Laravel & MySQL auto-adding “on update current_timestamp()” to timestamp fields

Mattias Geniar, Sunday, March 11, 2018

We hit an interesting Laravel "issue" while developing Oh Dear! concerning a MySQL table.

Consider the following database migration to create a new table with some timestamp fields.

Schema::create('downtime_periods', function (Blueprint $table) {
    $table->increments('id');
    $table->unsignedInteger('site_id');
    $table->foreign('site_id')->references('id')->on('sites')->onDelete('cascade');
    $table->timestamp('started_at');
    $table->timestamp('ended_at')->nullable();
    $table->timestamps();
});

This turns into a MySQL table like this.

mysql> DESCRIBE downtime_periods;
+------------+------------------+------+-----+-------------------+-----------------------------+
| Field      | Type             | Null | Key | Default           | Extra                       |
+------------+------------------+------+-----+-------------------+-----------------------------+
| id         | int(10) unsigned | NO   | PRI | NULL              | auto_increment              |
| site_id    | int(10) unsigned | NO   | MUL | NULL              |                             |
| started_at | timestamp        | NO   |     | CURRENT_TIMESTAMP | on update CURRENT_TIMESTAMP |
| ended_at   | timestamp        | YES  |     | NULL              |                             |
| created_at | timestamp        | YES  |     | NULL              |                             |
| updated_at | timestamp        | YES  |     | NULL              |                             |
+------------+------------------+------+-----+-------------------+-----------------------------+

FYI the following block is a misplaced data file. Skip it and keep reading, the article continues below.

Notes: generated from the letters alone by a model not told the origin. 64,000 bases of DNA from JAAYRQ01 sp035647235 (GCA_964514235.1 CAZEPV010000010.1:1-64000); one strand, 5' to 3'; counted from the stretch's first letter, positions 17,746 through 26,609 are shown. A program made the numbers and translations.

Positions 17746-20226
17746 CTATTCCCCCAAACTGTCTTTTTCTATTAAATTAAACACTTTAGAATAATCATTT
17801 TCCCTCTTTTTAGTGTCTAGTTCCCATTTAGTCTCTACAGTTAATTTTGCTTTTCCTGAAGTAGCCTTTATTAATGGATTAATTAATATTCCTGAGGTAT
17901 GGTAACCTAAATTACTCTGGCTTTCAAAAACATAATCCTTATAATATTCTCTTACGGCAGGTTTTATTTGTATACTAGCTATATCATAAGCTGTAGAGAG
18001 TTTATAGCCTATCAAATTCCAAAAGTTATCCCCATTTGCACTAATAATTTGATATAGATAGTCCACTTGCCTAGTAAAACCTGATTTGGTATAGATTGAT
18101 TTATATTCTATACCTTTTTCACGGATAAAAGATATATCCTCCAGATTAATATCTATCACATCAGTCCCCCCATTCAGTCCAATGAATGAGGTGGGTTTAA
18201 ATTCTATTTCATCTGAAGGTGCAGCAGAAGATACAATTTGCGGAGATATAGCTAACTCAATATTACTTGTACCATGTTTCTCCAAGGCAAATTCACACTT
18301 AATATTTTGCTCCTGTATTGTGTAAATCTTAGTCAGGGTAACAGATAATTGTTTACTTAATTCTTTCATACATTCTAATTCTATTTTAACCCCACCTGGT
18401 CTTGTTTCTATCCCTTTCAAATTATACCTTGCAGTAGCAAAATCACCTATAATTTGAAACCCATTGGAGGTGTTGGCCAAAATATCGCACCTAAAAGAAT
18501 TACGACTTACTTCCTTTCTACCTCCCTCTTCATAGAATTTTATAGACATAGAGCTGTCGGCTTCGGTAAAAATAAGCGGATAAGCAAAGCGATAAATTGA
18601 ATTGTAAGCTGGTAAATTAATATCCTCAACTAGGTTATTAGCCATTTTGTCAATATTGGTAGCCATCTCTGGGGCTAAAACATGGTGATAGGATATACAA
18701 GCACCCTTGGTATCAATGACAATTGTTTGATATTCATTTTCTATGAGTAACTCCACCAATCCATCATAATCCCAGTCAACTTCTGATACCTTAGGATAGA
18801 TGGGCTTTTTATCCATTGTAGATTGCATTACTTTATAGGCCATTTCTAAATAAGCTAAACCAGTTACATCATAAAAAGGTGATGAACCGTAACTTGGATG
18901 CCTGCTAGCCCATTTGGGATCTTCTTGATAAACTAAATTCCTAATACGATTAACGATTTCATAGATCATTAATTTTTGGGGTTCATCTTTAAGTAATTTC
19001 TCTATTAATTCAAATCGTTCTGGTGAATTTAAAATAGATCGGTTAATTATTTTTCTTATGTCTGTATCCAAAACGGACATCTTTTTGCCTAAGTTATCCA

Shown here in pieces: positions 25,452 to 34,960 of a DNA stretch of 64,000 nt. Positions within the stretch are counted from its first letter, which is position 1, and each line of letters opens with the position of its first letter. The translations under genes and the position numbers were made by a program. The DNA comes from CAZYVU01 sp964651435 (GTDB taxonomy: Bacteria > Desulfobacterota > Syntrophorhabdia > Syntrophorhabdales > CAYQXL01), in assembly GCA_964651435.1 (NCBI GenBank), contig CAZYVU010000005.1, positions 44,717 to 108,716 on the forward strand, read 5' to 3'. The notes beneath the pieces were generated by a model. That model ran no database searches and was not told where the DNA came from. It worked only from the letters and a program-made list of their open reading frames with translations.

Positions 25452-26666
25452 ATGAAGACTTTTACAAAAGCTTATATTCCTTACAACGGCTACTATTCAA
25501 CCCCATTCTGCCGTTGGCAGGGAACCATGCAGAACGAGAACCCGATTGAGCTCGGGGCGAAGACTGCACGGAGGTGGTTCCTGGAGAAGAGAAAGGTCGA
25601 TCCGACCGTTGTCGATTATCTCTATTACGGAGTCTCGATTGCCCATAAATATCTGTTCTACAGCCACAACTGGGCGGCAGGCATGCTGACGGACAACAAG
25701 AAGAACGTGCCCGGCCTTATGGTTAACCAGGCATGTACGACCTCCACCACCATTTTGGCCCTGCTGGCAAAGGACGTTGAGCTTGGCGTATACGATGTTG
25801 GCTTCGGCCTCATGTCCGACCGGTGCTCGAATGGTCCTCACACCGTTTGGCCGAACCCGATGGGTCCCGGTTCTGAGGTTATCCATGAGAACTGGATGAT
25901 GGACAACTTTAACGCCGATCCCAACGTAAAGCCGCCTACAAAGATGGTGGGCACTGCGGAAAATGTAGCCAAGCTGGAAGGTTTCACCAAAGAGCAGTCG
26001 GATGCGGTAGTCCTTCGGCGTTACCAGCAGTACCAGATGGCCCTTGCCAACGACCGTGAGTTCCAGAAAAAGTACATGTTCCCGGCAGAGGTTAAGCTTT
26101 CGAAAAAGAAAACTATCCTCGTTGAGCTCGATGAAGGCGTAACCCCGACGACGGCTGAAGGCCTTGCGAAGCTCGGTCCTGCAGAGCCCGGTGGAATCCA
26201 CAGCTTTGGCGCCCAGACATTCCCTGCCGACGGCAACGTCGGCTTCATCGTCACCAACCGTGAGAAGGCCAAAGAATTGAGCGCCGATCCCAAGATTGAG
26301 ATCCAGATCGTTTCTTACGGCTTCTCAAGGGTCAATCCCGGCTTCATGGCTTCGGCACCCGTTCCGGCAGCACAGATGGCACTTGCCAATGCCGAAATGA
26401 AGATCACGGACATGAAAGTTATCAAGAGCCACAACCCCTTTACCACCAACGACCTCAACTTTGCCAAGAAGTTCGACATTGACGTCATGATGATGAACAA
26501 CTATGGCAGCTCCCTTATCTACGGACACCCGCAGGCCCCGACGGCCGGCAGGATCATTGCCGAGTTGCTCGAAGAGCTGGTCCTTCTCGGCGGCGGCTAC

6 rows in set (0.00 sec)

Notice the Extra column on the started_at field? That was unexpected. On every save/modification to a row, the started_at would be auto-updated to the current timestamp.

The fix in Laravel to avoid this behaviour is to add nullable() to the migration, like this.

$table->timestamp('started_at')->nullable();

To fix an already created table, remove the Extra behaviour with a SQL query.

MySQL> ALTER TABLE downtime_periods
CHANGE started_at started_at timestamp NOT NULL DEFAULT CURRENT_TIMESTAMP;

Afterwards, the table looks like you'd expect:

mysql> describe downtime_periods;
+------------+------------------+------+-----+---------+----------------+
| Field      | Type             | Null | Key | Default | Extra          |
+------------+------------------+------+-----+---------+----------------+
| id         | int(10) unsigned | NO   | PRI | NULL    | auto_increment |
| site_id    | int(10) unsigned | NO   | MUL | NULL    |                |
| started_at | timestamp        | YES  |     | NULL    |                |
| ended_at   | timestamp        | YES  |     | NULL    |                |
| created_at | timestamp        | YES  |     | NULL    |                |
| updated_at | timestamp        | YES  |     | NULL    |                |
+------------+------------------+------+-----+---------+----------------+
6 rows in set (0.00 sec)

Lesson learned!



Hi! My name is Mattias Geniar. I'm a Support Manager at Nucleus Hosting in Belgium, a general web geek & public speaker. Currently working on DNS Spy & Oh Dear!. Follow me on Twitter as @mattiasgeniar.

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Comments

Gabriela Ferrara Friday, March 16, 2018 at 20:49 - Reply

I am going to assume you are using 5.7 here.

This is the documented behavior for columns that are TIMESTAMP and are defined as NOT NULL (only if they are the first on the table).

https://dev.mysql.com/doc/refman/5.7/en/server-system-variables.html#sysvar_explicit_defaults_for_timestamp

> The first TIMESTAMP column in a table, if not explicitly declared with the NULL attribute or an explicit DEFAULT or ON UPDATE attribute, is automatically declared with the DEFAULT CURRENT_TIMESTAMP and ON UPDATE CURRENT_TIMESTAMP attributes.


developerbmw Thursday, July 5, 2018 at 12:00 - Reply

Thanks MySQL for the most idiotic shit ever. Wasted 30 mins trying to debug this BS. Sure I should have read the docs but that shit is seriously retarded. Why the hell would they arbitrarily assume you want the “first TIMESTAMP column in a table” reset on every update????


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